Horror After Psychoanalysis: A Special Issue of _Horror Studies_ (2012)

full name / name of organization: 
Dale Townshend, University of Stirling.
contact email: 
dt8@stir.ac.uk

Psychoanalysis, be it in its orthodox Freudian forms or via the revisionist theories of Lacan, Kristeva and Žižek, has become a dominant critical metalanguage in contemporary accounts of horror. Notions of the unconscious, the uncanny and the abject are firmly entrenched within literary-critical discourse, while much film theory continues to invoke Lacan in its accounts of the cinematic gaze. But, to paraphrase Deleuze and Guattari, has psychoanalysis not caught horror in the noose of an implacable grip? For all the apparent transgressions of the mode, do psychoanalytic readings not effectively reduce horror to a predictable set of theoretical concepts, not least of all Eurocentric conceptualisations of subjectivity subtended by culturally and historically contingent notions of the family? To what extent is psychoanalysis a legitimate theoretical lens with which to approach, say, Asian horror, and how might we employ it in a context in which Freudianism in contemporary Gothic writing is increasingly the subject of parody and ironic critique? Is there a place for horror beyond psychoanalysis? Does contemporary culture attest to the emergence of what we might term ‘post-psychoanalytic horror’, and, if so, what are the political and theoretical implications thereof? How might we begin to conceive of horror, filmic, literary and otherwise, outside of the therapeutic frame, beyond the analyst’s couch?
While acknowledging the important contribution that psychoanalysis has made to the modern critical vocabulary, this special issue of Horror Studies seeks to solicit essays on the theme of ‘Horror After Psychoanalysis.’ Topics might include, but are by no means limited to, the following:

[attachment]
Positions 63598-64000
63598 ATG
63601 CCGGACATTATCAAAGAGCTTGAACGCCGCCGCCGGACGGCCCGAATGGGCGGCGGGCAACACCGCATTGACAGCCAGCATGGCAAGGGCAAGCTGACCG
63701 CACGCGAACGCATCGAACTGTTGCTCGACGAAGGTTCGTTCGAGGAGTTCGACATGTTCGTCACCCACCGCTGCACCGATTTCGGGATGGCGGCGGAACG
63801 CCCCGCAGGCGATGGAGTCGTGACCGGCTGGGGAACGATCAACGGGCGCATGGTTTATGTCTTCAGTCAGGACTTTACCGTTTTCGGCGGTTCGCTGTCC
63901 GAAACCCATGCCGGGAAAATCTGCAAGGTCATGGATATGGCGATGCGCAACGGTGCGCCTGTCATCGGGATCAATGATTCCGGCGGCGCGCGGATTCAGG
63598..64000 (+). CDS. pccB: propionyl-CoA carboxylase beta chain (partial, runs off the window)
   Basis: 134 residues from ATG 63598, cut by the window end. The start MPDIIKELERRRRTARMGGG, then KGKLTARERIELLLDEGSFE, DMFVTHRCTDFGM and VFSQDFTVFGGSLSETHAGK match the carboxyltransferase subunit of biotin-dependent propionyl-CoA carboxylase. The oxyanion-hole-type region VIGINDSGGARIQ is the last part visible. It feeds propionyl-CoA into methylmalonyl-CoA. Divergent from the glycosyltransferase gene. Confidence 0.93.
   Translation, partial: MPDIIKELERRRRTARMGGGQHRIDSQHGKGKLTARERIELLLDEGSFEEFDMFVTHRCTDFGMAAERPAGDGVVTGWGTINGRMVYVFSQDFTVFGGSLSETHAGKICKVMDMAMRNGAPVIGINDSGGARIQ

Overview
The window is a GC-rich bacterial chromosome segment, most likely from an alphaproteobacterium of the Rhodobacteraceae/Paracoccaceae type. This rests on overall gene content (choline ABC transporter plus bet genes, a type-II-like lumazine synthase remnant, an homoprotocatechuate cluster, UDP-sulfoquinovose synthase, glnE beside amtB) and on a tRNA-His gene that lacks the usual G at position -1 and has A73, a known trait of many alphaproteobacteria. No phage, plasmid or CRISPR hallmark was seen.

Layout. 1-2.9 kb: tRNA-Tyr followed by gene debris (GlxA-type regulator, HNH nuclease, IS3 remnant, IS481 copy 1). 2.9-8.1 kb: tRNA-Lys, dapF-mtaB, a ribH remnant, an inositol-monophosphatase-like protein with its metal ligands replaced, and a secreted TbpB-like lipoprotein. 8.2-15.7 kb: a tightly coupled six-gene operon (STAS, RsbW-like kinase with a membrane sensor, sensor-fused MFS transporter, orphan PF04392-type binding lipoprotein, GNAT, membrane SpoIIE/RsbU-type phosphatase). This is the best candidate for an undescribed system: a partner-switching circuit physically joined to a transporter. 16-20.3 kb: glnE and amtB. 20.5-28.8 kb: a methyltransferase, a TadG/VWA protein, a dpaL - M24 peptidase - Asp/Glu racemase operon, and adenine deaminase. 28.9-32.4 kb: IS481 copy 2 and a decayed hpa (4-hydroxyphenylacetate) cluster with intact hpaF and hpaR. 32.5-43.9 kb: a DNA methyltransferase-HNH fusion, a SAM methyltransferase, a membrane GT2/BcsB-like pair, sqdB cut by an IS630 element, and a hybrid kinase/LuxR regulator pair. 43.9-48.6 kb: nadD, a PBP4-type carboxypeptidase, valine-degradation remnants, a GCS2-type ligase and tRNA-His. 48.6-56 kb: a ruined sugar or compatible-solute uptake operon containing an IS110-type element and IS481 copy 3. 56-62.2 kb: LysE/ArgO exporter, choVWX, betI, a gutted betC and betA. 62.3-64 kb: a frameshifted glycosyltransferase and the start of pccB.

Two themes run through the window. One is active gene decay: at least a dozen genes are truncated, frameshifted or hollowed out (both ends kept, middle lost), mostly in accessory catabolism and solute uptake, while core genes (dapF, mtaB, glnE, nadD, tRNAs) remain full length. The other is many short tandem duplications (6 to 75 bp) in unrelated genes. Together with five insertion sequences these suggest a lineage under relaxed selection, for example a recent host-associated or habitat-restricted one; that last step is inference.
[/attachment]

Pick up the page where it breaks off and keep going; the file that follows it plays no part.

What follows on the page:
• Contemporary horror and the limits of psychoanalytic criticism
• The Gothic after abjection
• The politics of psychoanalysis in contemporary horror and its reading
• Horror and ethics after the real
• Freudian parody in contemporary horror film
• J-horror, K-horror and the cultural limits of psychoanalysis
• Vampires, Zombies and desire-without-lack.
• The queering of Oedipus in modern and contemporary Gothic narratives
Potential contributors are required to submit articles of between 8 000 and 10 000-words in length (although longer articles will also be considered) to Dale Townshend at dale.townshend@stir.ac.uk by 31 March, 2012. The journal’s style guide, to which all authors are urged to adhere, may be accessed via a link on the following page: http://www.intellectbooks.co.uk/journals/page/index,name=journalstylegui...
Timeline: Upon receipt, manuscripts will be peer-reviewed, and those accepted for publication returned to authors with feedback and any suggestions for revision by early May, 2012. Final versions of all reworked essays to be returned to editor by 31 July 2012, for publication in December 2012.

cfp categories: 
film_and_television
gender_studies_and_sexuality
interdisciplinary
journals_and_collections_of_essays
popular_culture
twentieth_century_and_beyond